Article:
Application Denied! Common Reasons Banks Deny Loan Applications

Estimated read time: 4 minutes

So, your application was denied, huh?

It's not a good feeling, but it's not the end of the world, either. Use this loss as inspiration to do a little financial self-care. Once you work on yourself a little bit, you can walk back into that bank with confidence.

The bank takes a holistic view of your financial profile before weighing in on your loan application. A little good here will outweigh a little bad there. If you were denied, it's probably because you need to make significant improvements to one or more of the factors they consider.

Quick, easy fixes

You need to pay closer attention to paperwork. The slightest mistake while filling out bank documents can hurt your chances of getting a loan. Mistakes can include misstating your income, address, or employer information. From the banks position, slip ups are a red flag. At best you were lazy or inattentive; at worst you were intentionally lying to a potential lender. If you got denied for this reason don't be too hard on yourself, but don't let those mistakes happen again.

You need a steady job. If your employment situation is too unpredictable it can scare potential lenders. They are depending on you to make money in the future – that's how they get repaid. If you have gaps in your employment history, banks will worry that your next stretch of unemployment isn't too far away. Lenders want to see that you can hold down a steady job for a long time.

Some industries are inherently sporadic, so contract workers and the self-employed may have to prove their case. Reach out to the bank directly, and ask how you can show that your work is financially sustainable.

You need a raise. Sometimes the problem isn't with the type or length of employment – it's all about the money. If you aren't getting paid enough to easily pay back these loans, lenders won't want to take the risk. Ask for a raise or get a job with higher pay, and lenders will feel more comfortable letting you borrow money.

You need to ask for less. Maybe you just got a raise, and you know your income is pretty set for the time being. That doesn't leave you with many options, so you might want to ask for less. Try to pick a number you know you can pay back, and bring in the pay stubs to prove it.

You can also shop around for another lender, who may give you the amount you want. There's nothing wrong with looking for the best deal, but keep trade-offs in mind. If one bank denied your loan and another accepted it, it's important to understand why. The accepted loan application might leave you with higher interest rates or other lingering negative effects.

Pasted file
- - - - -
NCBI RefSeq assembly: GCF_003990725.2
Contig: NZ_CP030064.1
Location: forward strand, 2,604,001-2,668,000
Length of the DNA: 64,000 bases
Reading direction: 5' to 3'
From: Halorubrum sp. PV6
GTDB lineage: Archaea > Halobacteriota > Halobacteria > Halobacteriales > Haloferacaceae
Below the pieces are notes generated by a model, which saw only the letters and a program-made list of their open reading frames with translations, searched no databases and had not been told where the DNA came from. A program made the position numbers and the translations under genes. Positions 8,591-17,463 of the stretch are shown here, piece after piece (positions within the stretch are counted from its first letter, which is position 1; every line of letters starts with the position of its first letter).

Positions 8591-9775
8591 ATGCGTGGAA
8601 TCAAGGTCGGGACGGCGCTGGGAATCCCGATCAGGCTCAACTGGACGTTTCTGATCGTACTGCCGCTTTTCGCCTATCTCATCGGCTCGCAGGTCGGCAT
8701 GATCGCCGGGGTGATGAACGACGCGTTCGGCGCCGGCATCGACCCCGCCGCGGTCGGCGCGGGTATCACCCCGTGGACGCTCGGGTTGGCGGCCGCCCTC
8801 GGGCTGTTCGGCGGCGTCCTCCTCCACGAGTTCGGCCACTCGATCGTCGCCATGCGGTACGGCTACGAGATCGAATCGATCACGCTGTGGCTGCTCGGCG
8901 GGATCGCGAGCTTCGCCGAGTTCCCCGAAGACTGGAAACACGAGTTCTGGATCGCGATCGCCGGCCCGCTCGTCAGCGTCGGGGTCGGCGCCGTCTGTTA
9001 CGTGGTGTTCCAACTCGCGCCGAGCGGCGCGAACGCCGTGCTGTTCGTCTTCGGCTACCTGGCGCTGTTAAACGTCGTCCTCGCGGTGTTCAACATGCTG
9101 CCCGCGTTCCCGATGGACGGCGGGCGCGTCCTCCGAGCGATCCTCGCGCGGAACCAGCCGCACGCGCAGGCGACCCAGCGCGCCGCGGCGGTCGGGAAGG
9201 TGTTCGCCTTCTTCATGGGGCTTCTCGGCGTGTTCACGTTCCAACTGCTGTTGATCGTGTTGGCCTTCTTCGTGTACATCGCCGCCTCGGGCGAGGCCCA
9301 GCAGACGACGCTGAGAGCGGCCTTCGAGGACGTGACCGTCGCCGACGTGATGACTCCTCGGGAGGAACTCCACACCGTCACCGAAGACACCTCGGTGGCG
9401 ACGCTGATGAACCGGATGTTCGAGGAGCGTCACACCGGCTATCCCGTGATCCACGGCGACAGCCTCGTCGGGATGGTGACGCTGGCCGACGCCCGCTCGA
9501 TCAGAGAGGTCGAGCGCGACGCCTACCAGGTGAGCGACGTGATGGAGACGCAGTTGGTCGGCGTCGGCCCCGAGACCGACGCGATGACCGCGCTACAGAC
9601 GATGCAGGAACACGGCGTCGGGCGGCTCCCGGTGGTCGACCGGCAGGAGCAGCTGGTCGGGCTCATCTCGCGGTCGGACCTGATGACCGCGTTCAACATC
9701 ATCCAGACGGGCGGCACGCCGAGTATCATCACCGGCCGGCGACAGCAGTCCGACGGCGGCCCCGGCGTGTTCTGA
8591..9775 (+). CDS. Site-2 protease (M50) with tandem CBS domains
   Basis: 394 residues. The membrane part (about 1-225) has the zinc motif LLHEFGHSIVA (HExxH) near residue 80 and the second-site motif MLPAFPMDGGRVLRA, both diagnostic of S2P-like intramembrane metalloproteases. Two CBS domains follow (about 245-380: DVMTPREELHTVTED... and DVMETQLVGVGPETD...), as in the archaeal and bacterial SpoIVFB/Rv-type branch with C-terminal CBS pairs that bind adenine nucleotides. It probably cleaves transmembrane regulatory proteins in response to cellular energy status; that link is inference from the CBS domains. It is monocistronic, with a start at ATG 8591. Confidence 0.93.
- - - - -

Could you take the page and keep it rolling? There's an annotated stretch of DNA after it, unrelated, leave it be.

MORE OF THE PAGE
You need to find a cosigner. It may feel like an adulting failure to walk into the bank with your mom or dad, but if you're running out of options and need a loan fast, it will help. Cosigners with good credit can sway a lender, even if your financial situation isn't great. Just be aware that your cosigner is putting their credit on the line for you. Don't miss payments, or it'll hurt them, too.

If at this point, you're thinking, "I've already done all of that," then your problem might be a bit more complex. So far, the problems have been quick fixes. Other issues require long-term work, but don't let that discourage you! The longer you wait to get started, the harder this work will become.

Long-term fixes

You need to fix your credit score. Your credit score is a big deal. It's shorthand for how much you can be trusted with money. It's based on all your debts throughout your life, from bills to credit card balances to car payments. You can improve your score by opening credit card accounts and paying off purchases right away. You should also avoid taking on debt to pay bills, or paying off debt with a credit card because that simply shifts around your debt. Since it takes such a wide scope, improving your credit score takes time. Keep at it, and you'll reap the benefits.

You need to pay off your existing debt. You credit score already touches on this point, but it's worth emphasizing. Banks don't want to help you stack new debt on your old debt. If you already have debt, you should pay it off before asking for a new loan. Skip the trips to the bar and nights at the movies, and put that extra money toward payments instead. If you can't pay off all your debt immediately, you should at least pay off enough to show that your debt will be eliminated soon.

You need to improve your financial planning skills. To put it bluntly, a bank may think you're too financially immature for a loan. This can be especially poignant if you're applying for a big loan that'll take a long time to pay off. If a loan is going to take 10 years to pay off, lenders want to see that you have the ability to plan your finances that far in advance.

Luckily, there are a lot of financial planning apps that make it easy to look ahead. If you spend some time with one of these and put together a long-term plan you can show a bank, they might feel more comfortable lending you money. Opening a retirement or investment account, which requires you to show restraint with your money, may help sway them, too.

Here's the deal. You shouldn't focus too heavily on any one aspect of your financial life, if it comes at the expense of other aspects. You should keep all these areas in mind, and try to strike a balanced lifestyle for steady financial growth across the board. Banks prefer that over dramatic fits and starts.